The Gaslamp Killer first came to my attention via his entry in the We Make It Good mix series. Head-nodding beats, dark atmosphere, unlikely rock tracks – to my delight, here was a rare example of a DJ with technical prowess, broad and excellent taste, and clearly a sense of humour. Since then I’ve become an admirer of the Low End Theory podcast, to which he regularly contributes (having residency at the infamous club which notably hosted a recent secret DJ set from the ubiquitous Thom Yorke). Even the laziest googling unearths a good number of other mixes, and I’ve yet to come across a dud.
His standout work dates back several years, though you wouldn’t know it. The mix I have had on high rotation for the past few months turns out to be his very first mix CD – Gaslamp Killers.
This is an incredibly slick, funky, warm and dirty mix that features tracks from the glory days of Warp and Mo Wax, that blends Company Flow effortlessly with Radiohead. If that sparks any interest at all you’re best off just listening to the damn thing.
Does that come off as abrupt? Lazy? I’m sorry, but the truth is that after multiple forays into music journalism over the years, I never intended to re-enter the ring. When it was first decided I’d start writing here at Demon Pigeon, I happily entertained the notion of writing about pretty much anything BUT music. Then, as I flipped through the site archives, something leapt out at me. Someone called Nina Saeidi had posted less than a year ago about the Gaslamp Killer! Or, er, Gaslamp Killers. Perhaps a review of the aforementioned, classic mix?
Apparently not. Nina doesn’t seem to know the proper name of the act, despite including a YouTube video which gets it right in the title. “Gaslamp Killers appears to be a dude”, she notes, only to muddy the issue further by linking to “their myspace” (username? thegaslampkiller, naturally).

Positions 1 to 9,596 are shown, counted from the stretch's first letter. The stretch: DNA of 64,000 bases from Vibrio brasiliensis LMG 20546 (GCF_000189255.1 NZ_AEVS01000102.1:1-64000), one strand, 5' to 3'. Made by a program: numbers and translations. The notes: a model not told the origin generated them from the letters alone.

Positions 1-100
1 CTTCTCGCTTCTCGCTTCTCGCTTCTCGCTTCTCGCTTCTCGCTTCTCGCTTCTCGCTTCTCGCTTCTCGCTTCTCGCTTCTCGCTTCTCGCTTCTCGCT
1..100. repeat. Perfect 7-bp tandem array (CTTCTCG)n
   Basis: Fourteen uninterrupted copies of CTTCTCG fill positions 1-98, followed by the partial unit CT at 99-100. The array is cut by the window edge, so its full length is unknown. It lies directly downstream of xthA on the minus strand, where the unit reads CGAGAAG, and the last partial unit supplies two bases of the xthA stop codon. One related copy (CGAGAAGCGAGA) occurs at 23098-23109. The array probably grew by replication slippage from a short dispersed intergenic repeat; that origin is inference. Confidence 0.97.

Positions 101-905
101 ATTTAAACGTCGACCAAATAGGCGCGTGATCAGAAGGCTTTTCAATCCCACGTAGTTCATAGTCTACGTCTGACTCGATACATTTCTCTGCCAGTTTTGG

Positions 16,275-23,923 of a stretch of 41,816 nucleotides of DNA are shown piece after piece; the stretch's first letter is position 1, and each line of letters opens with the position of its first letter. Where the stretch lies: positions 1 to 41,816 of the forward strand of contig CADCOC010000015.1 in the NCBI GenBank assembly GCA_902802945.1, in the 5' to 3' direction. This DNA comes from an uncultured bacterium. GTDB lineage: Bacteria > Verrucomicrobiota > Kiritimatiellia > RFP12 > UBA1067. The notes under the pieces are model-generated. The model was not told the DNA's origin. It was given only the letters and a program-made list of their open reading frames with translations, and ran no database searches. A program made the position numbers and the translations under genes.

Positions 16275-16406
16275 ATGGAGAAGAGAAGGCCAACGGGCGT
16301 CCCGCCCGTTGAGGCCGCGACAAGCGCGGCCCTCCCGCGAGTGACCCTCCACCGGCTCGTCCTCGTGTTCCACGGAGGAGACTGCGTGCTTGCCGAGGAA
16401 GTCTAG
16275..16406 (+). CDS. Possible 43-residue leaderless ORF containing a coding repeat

All that would amount to nitpicking if it wasn’t for the fact that the rest of the text is the worst kind of garbage. PROTIP: Namechecking in music reviews should be minimal, and limited only to related or similar artists. Josef Fritzl does not fall into this category. Similarly, flowery language and simile is only acceptable where it helps illustrate the nature of the work. Literally never has music sounded “like seeing the life of an old lady who is about to be run over flash before her eyes before being transported into the raving mind of a murderous truck driver, who has found out that said old lady was sleeping with his wife, as he brutally reverses over aforementioned octogenarian’s twitching body”.
Nina further brutalises the spirit of both music and the written word in another piece which kicks off with the stated intention of “pissing over the drug addled journalistic genius of everyone’s favourite gun obsessed drunk that is Hunter S Thompson and attempting to write something that vaguely mirrors his writing”.
Just as referring to an infamous sadistic sex criminal does not serve to paint your subject as more ‘ardcore, explicitly drawing an unneeded comparison between your writing and that of a cult author will not have the favourable outcome you’re aiming for.
Sadly, there will be no more odes to Foetal Alcohol Syndrome on this site, as Ms. Saeidi has moved on to other pastures. For all I know, she will continue to churn out her unique blend of nonsense, hyperbole and cliche for as long as free concert tickets are sufficient incentive. Her Demon Pigeon legacy will stand as an object lesson for anyone else tempted to get into the music writing game: this is what you’ll look like if you think you can bluff knowledge of music or, for that matter, wordcraft.